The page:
According to Saturday's August 23, 1913 Missoulian, chief Rocky Boy and 37 Ojibwa's, had left their Blackfeet Reservation and were now in Great Falls. On August 19, 1913, 37 Ojibwa's under chief Rocky Boy's leadership, reached Great Falls. Chief Rocky Boy arrived at Great Falls on August 22. After hearing news of an agreement for his new Ojibway Reservation, chief Rocky Boy left his Blackfeet Reservation and moved to Great Falls, with those 37 other Ojibwa's. They probably set up a village west or south, of Great Falls. If Little Shell Chippewa's of Montana want to know about their origins, this is it. Within a year, 100s of other Ojibwa's moved to Great Falls. In Friday's July 3, 1914 Cut Bank Pioneer Press, it was reported that chief Rocky Boy was in Anaconda with Cas. Reid and Standing Rock braves. He was in Anaconda to raise money up to help his subjects who were having difficulties establishing farms. Their Reservation land was not really suited to farming. However, cattle raising was good. Chief Rocky Boy had started a subscription list a year before in Great Falls to raise funds. It was reported that headquarters of his Reservation was at Great Falls and that at Great Falls alone, over 700 Ojibwa's lived there. This is extremely important historical evidence to Little Shell Chippewa's of Montana who are being lied to. They are not a Little Shell Tribe Chippewa Indians of Montana. They are Rocky Boy's Tribe of Chippewa Indians of Montana.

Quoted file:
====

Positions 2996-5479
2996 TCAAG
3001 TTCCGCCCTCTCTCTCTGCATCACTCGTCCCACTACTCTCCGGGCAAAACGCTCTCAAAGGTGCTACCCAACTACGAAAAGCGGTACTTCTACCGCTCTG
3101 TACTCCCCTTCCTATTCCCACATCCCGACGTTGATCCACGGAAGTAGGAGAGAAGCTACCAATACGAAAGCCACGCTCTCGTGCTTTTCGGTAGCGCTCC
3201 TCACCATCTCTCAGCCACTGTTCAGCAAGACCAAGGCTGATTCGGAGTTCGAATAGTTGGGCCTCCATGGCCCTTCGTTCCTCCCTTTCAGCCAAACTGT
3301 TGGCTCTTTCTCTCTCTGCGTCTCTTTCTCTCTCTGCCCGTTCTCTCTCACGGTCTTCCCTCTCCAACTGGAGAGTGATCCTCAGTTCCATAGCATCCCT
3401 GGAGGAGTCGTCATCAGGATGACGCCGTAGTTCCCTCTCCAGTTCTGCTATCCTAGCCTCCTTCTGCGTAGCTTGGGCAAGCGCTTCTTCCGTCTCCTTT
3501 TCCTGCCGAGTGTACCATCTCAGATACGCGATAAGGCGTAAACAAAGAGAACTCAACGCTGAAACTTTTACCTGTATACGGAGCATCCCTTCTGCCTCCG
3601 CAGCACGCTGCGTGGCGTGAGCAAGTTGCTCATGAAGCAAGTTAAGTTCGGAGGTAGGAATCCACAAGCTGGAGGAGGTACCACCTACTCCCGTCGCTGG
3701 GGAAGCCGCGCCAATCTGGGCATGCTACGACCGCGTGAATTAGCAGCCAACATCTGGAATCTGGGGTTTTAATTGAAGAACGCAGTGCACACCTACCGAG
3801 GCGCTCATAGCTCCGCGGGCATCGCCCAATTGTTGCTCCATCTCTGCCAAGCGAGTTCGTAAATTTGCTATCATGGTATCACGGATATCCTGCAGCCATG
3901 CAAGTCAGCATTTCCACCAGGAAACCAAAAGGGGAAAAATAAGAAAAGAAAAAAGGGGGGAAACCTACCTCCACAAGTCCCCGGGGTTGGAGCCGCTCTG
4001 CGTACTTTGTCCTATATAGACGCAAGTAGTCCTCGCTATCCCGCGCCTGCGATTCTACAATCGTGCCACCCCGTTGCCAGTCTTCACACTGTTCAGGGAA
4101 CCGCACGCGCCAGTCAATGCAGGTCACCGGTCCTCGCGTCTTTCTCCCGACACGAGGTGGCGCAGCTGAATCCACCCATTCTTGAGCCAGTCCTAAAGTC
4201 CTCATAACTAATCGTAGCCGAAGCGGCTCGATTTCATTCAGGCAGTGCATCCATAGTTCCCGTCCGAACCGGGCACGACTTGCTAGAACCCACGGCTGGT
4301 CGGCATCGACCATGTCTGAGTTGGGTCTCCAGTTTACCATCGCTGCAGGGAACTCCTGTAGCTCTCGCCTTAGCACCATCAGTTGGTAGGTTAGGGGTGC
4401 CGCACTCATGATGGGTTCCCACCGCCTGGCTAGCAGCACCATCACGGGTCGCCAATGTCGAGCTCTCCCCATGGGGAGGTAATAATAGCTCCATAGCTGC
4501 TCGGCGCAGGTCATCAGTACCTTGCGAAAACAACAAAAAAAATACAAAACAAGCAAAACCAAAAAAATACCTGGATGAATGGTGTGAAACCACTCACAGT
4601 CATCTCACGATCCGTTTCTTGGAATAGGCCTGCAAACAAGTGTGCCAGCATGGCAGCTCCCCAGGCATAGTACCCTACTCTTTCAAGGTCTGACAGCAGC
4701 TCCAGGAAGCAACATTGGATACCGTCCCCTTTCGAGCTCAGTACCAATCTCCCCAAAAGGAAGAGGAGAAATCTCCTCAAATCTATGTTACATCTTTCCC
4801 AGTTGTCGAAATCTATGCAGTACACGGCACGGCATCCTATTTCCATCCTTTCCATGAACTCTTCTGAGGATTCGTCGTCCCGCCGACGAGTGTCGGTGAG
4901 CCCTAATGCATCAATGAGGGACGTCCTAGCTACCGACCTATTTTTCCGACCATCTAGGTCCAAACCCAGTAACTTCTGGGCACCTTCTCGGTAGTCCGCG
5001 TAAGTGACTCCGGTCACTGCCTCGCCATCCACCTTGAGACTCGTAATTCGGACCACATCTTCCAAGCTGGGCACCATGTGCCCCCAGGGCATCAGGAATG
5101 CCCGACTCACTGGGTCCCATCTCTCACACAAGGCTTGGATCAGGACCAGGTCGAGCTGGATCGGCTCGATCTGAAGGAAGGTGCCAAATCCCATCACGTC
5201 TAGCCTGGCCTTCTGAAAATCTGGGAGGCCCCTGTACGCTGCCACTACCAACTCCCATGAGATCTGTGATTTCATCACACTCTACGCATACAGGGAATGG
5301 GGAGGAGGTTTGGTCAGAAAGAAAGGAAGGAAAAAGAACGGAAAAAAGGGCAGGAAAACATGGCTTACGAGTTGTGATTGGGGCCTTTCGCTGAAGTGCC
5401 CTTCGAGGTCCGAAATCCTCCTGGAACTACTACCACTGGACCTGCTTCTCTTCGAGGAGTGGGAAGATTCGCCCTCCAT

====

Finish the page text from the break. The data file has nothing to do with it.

In Saturday's December 24, 1921 Great Falls Tribune, it was reported that chief Crazy Boy who was probably chief Rocky Boy (they wrote that chief Crazy Boy was chief Rocky Boy's brother), was in Great Falls negotiating with County leaders, supposedly about finding land for Ojibwa's he led. He told Deputy County Attorney F. A. Ewald, about troubles he and his subjects had been going through since a scheme of 1916. He told him his subjects were starving. He also told him he already had a Reservation yet needed government consent to exploit it. He went on to mention that he had been promised land along Beaver Creek near Havre but through a scheme of another Indian tribe (chief Little Bear) and an unwillingness of American leaders to honor agreements, that land was lost. Chief Rocky Boy may have lived up to 1930s. Now, what he also told them during those negotiations is of utmost importance to them Little Shell Tribe of Chippewa Indians of Montana. He told them he would fight until his tribe is recognized. Little Shell Chippewa Indians of Montana are being fooled by the whites. We are Rocky Boy's Tribe of Chippewa Indians of Montana.

Demographics of original Fort Assiniboine Indian Reservation

Covers 704,000 acres or 1,100 sq. mi.

Population (2010 census) is 3,323 (on wrong Reservation boundary) - 4,609? including correct (original) Reservation boundary

Fort Assiniboine Indian Reservation Communities
Baldy Mountain
Box Elder (aka Rocky Boy West)

Havre - 9,310 - Indian 1,210

North Havre - 716 - Indian 75

West Havre - 316 - Indian 10

Parker School
Shambo Springs
St. Pierre
West Boneau